We were down in St Annes for the weekend. While Tom ran the Blackpool half-marathon in a speedy personal best, I spent my time as I like to do on the Fylde coast — pootling about, camera in hand. Not to big up my photographic skills, or anything, but I am quite pleased with the pictures I took this weekend, and particularly like the image at the top of this post. For me, it captures the essence of St Annes: stark light, Lancashire red brick, and a strangely unforgiving landscape, all salt, starr-grass and wind. While taking these pictures, I had a sort of revelatory moment when I realised that the best way to photograph the Fylde was not to photograph it, or rather, not to photograph its more obvious landmarks directly, but to allow them to be (as they are in reality) integral to the landscape, and its bigger picture. On previous occasions when I’ve photographed the Lytham Windmill, for example, I’ve been bothered by the presence of the adjacent car park — which seemed to interfere with the subject of the image I was after. But this weekend I felt just as keen to photograph the car park – – which is, after all, as much a part of Lytham’s visual feel as its windmill. Perhaps this just means that I’ve been to Blackpool, Lytham and St Annes so many times that I’ve finally stopped taking pictures like a tourist. Or perhaps I’m just being over analytical. Either way – I am quite pleased with these photos.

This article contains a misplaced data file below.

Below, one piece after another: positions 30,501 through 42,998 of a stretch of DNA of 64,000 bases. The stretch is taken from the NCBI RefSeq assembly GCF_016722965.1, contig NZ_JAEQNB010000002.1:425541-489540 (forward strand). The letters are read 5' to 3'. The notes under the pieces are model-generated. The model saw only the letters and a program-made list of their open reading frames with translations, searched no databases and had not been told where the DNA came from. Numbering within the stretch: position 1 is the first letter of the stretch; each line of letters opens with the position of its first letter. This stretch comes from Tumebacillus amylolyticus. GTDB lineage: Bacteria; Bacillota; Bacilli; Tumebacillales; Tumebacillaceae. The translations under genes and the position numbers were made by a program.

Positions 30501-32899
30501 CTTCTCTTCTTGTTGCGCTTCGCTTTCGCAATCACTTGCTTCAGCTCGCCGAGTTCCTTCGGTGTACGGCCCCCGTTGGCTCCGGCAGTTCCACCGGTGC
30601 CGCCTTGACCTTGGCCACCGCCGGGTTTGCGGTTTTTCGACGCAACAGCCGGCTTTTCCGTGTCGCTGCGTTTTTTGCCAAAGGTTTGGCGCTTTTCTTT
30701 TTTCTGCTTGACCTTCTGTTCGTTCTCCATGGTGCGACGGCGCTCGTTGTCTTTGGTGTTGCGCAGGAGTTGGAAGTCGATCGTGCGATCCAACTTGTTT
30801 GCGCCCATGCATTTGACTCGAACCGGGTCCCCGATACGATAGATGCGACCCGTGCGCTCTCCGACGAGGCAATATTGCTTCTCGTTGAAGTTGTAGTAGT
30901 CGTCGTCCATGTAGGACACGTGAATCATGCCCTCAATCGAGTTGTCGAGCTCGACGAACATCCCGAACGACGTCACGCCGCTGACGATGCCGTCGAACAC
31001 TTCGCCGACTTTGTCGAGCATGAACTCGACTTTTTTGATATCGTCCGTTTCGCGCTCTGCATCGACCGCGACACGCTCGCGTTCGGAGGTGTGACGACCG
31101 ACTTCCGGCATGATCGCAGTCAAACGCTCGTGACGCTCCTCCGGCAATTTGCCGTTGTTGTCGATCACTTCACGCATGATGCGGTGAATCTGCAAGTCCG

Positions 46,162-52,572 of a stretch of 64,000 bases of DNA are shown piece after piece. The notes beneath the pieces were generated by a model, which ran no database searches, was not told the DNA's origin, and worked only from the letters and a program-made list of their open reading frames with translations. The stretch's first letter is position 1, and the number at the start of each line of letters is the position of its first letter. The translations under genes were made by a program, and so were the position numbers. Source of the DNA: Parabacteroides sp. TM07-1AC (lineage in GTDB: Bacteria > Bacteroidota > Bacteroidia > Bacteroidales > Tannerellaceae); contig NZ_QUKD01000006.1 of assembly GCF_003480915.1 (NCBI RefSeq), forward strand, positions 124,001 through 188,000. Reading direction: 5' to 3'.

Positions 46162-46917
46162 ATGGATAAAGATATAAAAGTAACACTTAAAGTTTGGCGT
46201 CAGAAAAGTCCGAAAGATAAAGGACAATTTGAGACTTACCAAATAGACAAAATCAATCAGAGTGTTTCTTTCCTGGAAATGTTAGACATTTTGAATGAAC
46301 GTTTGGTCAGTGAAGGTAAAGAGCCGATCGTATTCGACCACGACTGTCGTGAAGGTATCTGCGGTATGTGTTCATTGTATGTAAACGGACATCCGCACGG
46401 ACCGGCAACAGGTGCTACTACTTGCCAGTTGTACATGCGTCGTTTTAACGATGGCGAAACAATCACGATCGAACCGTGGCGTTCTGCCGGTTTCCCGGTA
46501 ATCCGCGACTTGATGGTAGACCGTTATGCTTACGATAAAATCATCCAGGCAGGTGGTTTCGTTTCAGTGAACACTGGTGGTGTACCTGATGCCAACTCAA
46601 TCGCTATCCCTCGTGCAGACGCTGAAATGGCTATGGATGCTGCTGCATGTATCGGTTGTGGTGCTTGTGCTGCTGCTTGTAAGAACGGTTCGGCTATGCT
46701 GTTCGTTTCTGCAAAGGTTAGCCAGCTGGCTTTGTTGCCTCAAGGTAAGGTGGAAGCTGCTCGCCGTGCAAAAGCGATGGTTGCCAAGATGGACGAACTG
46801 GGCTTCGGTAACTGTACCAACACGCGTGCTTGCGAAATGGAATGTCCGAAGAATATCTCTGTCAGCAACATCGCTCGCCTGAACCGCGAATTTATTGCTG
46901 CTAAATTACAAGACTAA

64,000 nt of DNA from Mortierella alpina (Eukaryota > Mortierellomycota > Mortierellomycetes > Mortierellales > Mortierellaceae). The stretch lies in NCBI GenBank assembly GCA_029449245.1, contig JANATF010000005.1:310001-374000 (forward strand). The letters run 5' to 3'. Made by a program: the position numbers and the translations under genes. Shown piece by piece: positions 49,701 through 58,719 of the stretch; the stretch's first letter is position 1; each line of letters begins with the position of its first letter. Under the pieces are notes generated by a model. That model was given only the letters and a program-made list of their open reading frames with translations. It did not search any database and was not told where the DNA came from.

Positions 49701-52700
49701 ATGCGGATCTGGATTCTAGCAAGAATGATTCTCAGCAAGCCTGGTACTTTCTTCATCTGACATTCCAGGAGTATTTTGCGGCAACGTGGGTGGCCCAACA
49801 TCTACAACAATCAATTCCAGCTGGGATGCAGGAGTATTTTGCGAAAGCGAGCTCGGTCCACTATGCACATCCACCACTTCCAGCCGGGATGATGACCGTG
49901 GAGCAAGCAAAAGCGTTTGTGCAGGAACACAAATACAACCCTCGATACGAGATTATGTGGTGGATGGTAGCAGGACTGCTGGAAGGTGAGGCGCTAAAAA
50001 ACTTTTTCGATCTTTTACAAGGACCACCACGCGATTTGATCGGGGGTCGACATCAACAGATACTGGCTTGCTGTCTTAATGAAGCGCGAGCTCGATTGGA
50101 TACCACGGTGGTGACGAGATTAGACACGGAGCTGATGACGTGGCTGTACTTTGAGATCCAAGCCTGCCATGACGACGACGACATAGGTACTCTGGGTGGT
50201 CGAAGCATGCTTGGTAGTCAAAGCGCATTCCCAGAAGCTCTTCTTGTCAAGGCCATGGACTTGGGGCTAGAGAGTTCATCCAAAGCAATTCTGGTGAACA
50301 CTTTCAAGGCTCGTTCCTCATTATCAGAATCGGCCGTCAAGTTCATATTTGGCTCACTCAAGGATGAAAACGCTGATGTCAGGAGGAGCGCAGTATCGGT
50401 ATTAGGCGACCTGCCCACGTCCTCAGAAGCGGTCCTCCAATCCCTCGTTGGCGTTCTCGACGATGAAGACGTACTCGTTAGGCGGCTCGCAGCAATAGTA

I am intrigued by these iron columns and do not know what their purpose is or was. They stand in a bit of fenced-off waste ground behind the carpark at Fairhaven Lake. Are they remnants of some long-gone bandstand? Functionless pieces of Edwardian civic street furniture? What? Any information gratefully received.